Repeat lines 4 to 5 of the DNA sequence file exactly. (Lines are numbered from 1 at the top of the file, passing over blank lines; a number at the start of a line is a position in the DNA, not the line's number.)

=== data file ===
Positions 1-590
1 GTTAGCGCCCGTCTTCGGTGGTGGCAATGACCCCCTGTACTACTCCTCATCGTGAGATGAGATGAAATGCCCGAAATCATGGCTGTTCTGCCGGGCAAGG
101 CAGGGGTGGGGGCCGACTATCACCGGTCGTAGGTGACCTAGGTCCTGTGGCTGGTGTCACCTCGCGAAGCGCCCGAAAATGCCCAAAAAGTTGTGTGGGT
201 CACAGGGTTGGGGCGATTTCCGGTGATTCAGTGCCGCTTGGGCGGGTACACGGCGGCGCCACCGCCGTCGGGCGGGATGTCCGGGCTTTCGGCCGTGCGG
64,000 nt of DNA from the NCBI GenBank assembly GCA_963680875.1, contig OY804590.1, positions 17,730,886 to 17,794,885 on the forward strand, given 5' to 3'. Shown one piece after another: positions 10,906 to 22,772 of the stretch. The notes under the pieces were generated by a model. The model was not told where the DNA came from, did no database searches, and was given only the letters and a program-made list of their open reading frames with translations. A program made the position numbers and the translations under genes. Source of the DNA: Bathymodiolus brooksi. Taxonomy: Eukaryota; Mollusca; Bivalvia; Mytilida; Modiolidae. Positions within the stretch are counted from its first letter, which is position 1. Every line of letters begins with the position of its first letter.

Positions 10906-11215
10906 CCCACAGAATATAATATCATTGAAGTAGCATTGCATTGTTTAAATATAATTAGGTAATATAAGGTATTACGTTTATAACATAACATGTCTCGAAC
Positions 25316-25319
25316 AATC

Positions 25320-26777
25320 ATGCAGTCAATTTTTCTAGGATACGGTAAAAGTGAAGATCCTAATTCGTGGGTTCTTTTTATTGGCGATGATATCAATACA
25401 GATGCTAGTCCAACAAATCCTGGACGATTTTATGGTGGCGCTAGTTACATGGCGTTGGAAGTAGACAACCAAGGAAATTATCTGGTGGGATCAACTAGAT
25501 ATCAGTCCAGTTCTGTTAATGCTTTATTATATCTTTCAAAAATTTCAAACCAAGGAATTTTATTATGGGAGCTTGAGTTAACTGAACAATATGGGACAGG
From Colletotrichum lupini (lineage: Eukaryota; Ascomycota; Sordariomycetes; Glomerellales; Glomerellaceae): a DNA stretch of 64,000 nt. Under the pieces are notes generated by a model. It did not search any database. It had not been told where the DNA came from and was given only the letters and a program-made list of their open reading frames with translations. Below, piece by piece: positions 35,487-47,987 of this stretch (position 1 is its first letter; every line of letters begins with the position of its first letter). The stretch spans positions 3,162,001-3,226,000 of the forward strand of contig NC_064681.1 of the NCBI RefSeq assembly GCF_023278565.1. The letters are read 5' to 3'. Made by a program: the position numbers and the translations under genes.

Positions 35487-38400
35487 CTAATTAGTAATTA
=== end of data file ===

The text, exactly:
201 CACAGGGTTGGGGCGATTTCCGGTGATTCAGTGCCGCTTGGGCGGGTACACGGCGGCGCCACCGCCGTCGGGCGGGATGTCCGGGCTTTCGGCCGTGCGG
64,000 nt of DNA from the NCBI GenBank assembly GCA_963680875.1, contig OY804590.1, positions 17,730,886 to 17,794,885 on the forward strand, given 5' to 3'. Shown one piece after another: positions 10,906 to 22,772 of the stretch. The notes under the pieces were generated by a model. The model was not told where the DNA came from, did no database searches, and was given only the letters and a program-made list of their open reading frames with translations. A program made the position numbers and the translations under genes. Source of the DNA: Bathymodiolus brooksi. Taxonomy: Eukaryota; Mollusca; Bivalvia; Mytilida; Modiolidae. Positions within the stretch are counted from its first letter, which is position 1. Every line of letters begins with the position of its first letter.